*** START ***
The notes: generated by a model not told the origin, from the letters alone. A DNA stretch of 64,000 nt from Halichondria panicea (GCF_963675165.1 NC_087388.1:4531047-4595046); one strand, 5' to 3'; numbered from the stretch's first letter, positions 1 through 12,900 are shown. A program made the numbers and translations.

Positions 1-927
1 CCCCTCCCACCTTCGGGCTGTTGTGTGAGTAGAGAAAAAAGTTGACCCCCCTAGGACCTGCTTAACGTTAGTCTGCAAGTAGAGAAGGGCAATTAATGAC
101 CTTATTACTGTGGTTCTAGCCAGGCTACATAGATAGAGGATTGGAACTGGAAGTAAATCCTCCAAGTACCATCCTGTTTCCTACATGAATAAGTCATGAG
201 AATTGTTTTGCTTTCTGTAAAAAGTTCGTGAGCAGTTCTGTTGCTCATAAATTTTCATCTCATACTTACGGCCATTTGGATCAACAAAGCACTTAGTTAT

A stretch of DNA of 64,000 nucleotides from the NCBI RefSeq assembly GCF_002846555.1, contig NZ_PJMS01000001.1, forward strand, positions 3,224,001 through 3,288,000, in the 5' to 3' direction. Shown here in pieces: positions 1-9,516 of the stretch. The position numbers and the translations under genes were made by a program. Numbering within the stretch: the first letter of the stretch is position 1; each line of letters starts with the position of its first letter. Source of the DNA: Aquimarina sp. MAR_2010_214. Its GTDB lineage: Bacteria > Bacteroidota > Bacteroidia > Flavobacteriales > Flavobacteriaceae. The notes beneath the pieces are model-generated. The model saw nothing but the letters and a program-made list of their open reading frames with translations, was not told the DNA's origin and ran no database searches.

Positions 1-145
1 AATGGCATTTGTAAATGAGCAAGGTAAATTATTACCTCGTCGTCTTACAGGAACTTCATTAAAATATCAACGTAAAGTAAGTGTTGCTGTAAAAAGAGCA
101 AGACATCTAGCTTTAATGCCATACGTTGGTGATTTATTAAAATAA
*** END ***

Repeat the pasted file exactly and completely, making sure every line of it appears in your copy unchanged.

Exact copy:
The notes: generated by a model not told the origin, from the letters alone. A DNA stretch of 64,000 nt from Halichondria panicea (GCF_963675165.1 NC_087388.1:4531047-4595046); one strand, 5' to 3'; numbered from the stretch's first letter, positions 1 through 12,900 are shown. A program made the numbers and translations.

Positions 1-927
1 CCCCTCCCACCTTCGGGCTGTTGTGTGAGTAGAGAAAAAAGTTGACCCCCCTAGGACCTGCTTAACGTTAGTCTGCAAGTAGAGAAGGGCAATTAATGAC
101 CTTATTACTGTGGTTCTAGCCAGGCTACATAGATAGAGGATTGGAACTGGAAGTAAATCCTCCAAGTACCATCCTGTTTCCTACATGAATAAGTCATGAG
201 AATTGTTTTGCTTTCTGTAAAAAGTTCGTGAGCAGTTCTGTTGCTCATAAATTTTCATCTCATACTTACGGCCATTTGGATCAACAAAGCACTTAGTTAT

A stretch of DNA of 64,000 nucleotides from the NCBI RefSeq assembly GCF_002846555.1, contig NZ_PJMS01000001.1, forward strand, positions 3,224,001 through 3,288,000, in the 5' to 3' direction. Shown here in pieces: positions 1-9,516 of the stretch. The position numbers and the translations under genes were made by a program. Numbering within the stretch: the first letter of the stretch is position 1; each line of letters starts with the position of its first letter. Source of the DNA: Aquimarina sp. MAR_2010_214. Its GTDB lineage: Bacteria > Bacteroidota > Bacteroidia > Flavobacteriales > Flavobacteriaceae. The notes beneath the pieces are model-generated. The model saw nothing but the letters and a program-made list of their open reading frames with translations, was not told the DNA's origin and ran no database searches.

Positions 1-145
1 AATGGCATTTGTAAATGAGCAAGGTAAATTATTACCTCGTCGTCTTACAGGAACTTCATTAAAATATCAACGTAAAGTAAGTGTTGCTGTAAAAAGAGCA
101 AGACATCTAGCTTTAATGCCATACGTTGGTGATTTATTAAAATAA